Journal of Materials Science

, Volume 44, Issue 23, pp 6325–6332 | Cite as

Nanostructure characterization of polymer-stabilized gold nanoparticles and nanofilms derived from green synthesis

  • Iliana Medina-Ramírez
  • Maribel González-García
  • Jingbo Louise LiuEmail author


The fabrication and characterization of gold (Au) nanostructured materials draws significant attention because of their distinctive properties and their technological applications. The first objective of this study is to fabricate polymer-stabilized Au nanoparticles and nanofilms (PAN) through a cost effective and green synthetic methodology. In this study, the gold trication (Au3+) can be spontaneously converted into metallic gold atom using a non-toxic reductant (ascorbic acid). The ultrafine Au clusters were formed and stabilized through metallic bonds in the colloidal suspension, which was then deposited on a micro-glass or polymer-bead substrate to prepare thin films. It was found that ascorbic acid was the best reducing agent due to its rapid rate, spontaneity of reaction, and its non-toxic nature. In order to prevent aggregation of the nanoparticles, a dispersing agent (gum Arabic) was used. The second objective of this study was to analyze the PAN using a number of state-of-the-art instrumentation techniques and analytical approaches, such as X-ray powder diffraction (XRD), atomic force microscopy (AFM), scanning and transmission electron microscopy (SEM and TEM), ultraviolet–visible (UV–Vis) spectroscopy, and ZetaPALS. These techniques were applied to evaluate specific properties of the PAN, such as characterization of its crystalline phase, surface topology, characteristic plasmon, particle size distribution, and stability. From this study, it can be concluded that the ultrafine Au nanoparticles and uniform films were obtained using the green chemistry method. The ultrafine Au particles are highly stabilized and monodispersed as demonstrated by their high absolute value of zeta potential.


Atomic Force Microscopy Colloidal Suspension Energy Dispersive Spectrometer Metallic Gold Surface Plasmon Band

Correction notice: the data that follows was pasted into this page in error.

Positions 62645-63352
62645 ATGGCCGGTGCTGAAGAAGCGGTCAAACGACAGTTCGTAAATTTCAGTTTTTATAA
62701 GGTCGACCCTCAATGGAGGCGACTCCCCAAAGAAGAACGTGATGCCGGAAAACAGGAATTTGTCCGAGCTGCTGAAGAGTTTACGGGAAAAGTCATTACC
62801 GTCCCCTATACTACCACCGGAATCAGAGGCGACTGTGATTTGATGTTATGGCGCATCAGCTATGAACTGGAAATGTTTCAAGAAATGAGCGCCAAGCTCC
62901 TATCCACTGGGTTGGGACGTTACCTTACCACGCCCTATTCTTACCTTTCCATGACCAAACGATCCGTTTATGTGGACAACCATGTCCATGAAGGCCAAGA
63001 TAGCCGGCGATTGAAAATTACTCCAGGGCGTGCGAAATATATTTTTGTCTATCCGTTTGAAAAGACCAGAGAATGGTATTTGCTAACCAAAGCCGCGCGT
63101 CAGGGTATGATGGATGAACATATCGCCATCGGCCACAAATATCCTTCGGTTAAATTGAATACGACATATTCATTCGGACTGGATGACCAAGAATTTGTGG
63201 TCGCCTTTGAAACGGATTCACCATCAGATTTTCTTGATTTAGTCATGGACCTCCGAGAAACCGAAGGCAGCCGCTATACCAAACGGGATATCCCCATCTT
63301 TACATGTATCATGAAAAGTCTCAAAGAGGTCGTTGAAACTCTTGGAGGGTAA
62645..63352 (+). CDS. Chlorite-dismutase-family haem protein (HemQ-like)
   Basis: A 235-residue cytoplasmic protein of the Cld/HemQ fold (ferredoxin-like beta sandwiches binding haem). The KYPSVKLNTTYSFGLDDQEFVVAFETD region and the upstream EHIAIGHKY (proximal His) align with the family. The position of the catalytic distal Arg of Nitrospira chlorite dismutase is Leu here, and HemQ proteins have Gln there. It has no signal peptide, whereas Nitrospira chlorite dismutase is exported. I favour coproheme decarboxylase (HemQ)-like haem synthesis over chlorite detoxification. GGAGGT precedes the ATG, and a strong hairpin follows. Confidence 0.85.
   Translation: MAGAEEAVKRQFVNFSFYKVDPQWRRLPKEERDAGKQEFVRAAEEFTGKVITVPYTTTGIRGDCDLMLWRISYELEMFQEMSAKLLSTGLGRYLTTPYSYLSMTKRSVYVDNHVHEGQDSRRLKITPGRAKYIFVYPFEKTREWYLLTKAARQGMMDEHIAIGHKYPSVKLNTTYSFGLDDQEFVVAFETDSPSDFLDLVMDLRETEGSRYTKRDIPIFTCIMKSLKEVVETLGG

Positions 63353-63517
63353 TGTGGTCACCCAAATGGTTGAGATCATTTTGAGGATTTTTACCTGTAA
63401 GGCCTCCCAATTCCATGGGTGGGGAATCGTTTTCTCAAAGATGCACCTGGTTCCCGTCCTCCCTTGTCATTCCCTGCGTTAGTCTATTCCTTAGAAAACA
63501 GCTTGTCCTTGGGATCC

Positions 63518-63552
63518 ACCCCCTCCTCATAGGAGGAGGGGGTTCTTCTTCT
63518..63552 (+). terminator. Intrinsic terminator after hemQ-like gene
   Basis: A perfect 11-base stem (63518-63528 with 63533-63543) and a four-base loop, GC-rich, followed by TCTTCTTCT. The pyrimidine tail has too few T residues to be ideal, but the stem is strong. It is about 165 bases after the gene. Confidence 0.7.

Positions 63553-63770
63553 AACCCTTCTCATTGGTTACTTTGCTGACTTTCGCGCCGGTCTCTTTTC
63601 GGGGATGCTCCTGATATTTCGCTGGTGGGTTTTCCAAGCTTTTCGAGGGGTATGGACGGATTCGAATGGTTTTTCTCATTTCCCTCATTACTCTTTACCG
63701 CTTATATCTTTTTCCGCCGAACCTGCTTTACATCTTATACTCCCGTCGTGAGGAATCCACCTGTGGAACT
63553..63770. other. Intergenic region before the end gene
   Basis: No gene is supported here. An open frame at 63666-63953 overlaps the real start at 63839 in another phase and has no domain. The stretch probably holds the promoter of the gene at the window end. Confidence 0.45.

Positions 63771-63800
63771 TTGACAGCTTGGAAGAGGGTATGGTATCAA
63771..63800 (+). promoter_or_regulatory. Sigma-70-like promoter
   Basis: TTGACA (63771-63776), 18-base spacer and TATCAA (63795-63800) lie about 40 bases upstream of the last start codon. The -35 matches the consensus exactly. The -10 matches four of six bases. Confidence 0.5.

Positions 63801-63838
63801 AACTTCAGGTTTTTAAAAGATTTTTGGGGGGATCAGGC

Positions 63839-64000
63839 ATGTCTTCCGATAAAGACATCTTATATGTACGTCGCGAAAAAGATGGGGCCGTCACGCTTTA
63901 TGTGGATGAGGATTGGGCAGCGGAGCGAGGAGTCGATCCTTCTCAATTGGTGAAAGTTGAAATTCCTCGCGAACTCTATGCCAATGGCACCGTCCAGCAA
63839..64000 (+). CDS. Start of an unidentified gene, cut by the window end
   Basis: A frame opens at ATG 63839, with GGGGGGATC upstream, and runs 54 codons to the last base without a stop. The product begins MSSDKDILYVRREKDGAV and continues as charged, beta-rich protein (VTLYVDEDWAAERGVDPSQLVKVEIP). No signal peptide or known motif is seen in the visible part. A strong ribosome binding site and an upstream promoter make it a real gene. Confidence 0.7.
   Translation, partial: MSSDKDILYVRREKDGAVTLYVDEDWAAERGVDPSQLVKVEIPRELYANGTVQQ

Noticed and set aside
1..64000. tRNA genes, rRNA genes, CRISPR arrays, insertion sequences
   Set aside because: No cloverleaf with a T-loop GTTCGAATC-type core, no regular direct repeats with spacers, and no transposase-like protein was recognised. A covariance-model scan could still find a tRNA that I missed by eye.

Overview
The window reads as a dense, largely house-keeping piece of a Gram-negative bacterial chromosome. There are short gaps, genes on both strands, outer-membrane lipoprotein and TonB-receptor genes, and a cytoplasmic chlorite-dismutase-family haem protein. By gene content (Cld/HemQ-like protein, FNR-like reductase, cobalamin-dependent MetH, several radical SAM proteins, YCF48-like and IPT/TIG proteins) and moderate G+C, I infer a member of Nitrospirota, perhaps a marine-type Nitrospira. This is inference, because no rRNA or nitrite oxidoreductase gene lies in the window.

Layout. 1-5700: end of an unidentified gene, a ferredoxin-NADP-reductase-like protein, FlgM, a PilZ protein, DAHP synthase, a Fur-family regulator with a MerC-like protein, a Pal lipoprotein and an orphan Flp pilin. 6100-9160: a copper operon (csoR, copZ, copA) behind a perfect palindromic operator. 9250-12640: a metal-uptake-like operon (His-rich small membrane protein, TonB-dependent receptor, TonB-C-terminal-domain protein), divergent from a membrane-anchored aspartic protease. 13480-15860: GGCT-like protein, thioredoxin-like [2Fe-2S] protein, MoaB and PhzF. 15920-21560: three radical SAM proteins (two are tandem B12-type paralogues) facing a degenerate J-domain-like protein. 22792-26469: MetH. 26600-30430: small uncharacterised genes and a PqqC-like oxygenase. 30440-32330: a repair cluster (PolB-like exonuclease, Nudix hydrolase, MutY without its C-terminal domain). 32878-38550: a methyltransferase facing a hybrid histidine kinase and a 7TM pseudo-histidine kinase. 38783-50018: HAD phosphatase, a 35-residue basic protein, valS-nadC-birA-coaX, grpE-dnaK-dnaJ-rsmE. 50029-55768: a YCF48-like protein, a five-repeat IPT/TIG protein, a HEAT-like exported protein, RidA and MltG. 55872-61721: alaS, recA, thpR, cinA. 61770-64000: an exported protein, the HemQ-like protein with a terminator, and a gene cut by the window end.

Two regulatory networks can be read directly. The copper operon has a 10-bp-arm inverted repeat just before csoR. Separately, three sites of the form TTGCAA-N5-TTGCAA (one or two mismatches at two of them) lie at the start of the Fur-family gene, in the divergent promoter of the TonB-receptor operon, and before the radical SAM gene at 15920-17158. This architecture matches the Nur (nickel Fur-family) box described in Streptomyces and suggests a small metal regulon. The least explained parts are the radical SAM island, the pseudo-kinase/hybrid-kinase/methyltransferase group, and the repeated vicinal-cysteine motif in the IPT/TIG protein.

Gum arabic




Polymer-stabilized Au nanoparticle and nanofilm


X-ray powder diffraction


Atomic force microscopy


Scanning electron microscopy


Transmission electron microscopy


X-ray energy dispersive spectroscopy


Ultraviolet visible spectroscopy



The Academia Mexicana de Ciencias (AMC) y Fundación México Estados Unidos para la Ciencia (FUMEC), and the College of Arts and Sciences at Texas A&M University-Kingsville (TAMUK), Research and Development Fund (RDF) are duly acknowledged for their financial assistance. The authors are also grateful for the technical support and facility access provided by the South Texas Environmental Institute, the Department of Chemistry at TAMUK, and the Microscope and Imaging Center and Materials Characterization Facility at Texas A&M University, College Station.


  1. 1.
    Sokolov K, Nida D, Descour M, Lacy A, Levy M, Hall B, Dharmawardhane S, Ellington A, Korgel B, Richards-Kortum R (2007) Adv Cancer Res 96:299CrossRefGoogle Scholar
  2. 2.
    Kelsall R, Hamley IW, Geoghegan M (2005) Nanoscale science and technology. Wiley, New JerseyGoogle Scholar
  3. 3.
    Drexler E, Peterson C, Pergamit G (1991) Unbounding the future: the nanotechnology revolution. William Morrow and Company, New YorkGoogle Scholar
  4. 4.
    Drexler KE (1990) Engines of creation: the coming era of nanotechnology. Bantam Dell Publishing Group Inc (Random House), New YorkGoogle Scholar
  5. 5.
    Drexler KE (1992) Nanosystems: molecular machinery, manufacturing, and computation. Wiley, New JerseyGoogle Scholar
  6. 6.
    Wang ZL (2003) Nanowires and nanobelts materials, properties and devices nanowires and nanobelts of functional materials (I). Kluwer Academic Publishers, NorwellGoogle Scholar
  7. 7.
    Weiss PS, Lewis PA (2007) ACS Nano 1:145CrossRefGoogle Scholar
  8. 8.
    Vauthey S, Santoso S, Gong H, Watson N, Zhang S (2002) Biophysics 16:5355Google Scholar
  9. 9.
    Csáki A, Möller R, Straube W, Köhler JM, Fritzschea W (2001) Nucleic Acids Res 16:1Google Scholar
  10. 10.